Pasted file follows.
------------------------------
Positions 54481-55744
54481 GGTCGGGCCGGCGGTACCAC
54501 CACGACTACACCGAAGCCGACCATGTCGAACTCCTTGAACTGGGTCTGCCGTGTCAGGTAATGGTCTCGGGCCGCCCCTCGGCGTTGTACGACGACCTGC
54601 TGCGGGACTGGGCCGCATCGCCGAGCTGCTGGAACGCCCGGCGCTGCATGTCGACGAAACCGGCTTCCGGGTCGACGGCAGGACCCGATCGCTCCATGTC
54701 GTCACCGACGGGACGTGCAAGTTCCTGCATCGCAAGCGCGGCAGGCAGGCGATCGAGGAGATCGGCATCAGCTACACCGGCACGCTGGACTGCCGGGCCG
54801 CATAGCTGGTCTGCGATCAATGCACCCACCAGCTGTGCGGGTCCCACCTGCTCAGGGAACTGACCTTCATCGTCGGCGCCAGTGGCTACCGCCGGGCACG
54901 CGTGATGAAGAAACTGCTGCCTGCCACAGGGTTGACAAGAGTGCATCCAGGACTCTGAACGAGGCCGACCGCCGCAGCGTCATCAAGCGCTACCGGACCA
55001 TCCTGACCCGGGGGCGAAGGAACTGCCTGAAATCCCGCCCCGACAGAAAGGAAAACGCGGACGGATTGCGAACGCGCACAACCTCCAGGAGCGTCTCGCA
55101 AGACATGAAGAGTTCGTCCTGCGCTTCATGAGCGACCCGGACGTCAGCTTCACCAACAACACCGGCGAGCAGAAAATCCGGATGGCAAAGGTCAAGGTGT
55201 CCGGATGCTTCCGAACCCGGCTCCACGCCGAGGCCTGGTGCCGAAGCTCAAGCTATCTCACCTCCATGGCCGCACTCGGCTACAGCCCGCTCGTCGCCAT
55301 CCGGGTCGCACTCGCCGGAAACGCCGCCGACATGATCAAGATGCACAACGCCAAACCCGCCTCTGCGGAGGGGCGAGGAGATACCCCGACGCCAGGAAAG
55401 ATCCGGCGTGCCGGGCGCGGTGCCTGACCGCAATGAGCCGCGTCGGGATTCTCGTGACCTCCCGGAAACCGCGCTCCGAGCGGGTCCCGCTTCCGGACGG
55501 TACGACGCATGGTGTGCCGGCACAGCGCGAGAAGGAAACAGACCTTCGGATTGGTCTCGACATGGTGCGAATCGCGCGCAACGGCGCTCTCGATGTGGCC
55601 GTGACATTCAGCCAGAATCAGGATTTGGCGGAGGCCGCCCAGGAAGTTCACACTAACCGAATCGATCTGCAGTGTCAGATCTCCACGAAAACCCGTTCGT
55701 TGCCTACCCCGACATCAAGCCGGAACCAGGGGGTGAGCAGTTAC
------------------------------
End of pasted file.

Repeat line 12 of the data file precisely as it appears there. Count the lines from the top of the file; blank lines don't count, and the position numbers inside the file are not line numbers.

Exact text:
55401 ATCCGGCGTGCCGGGCGCGGTGCCTGACCGCAATGAGCCGCGTCGGGATTCTCGTGACCTCCCGGAAACCGCGCTCCGAGCGGGTCCCGCTTCCGGACGG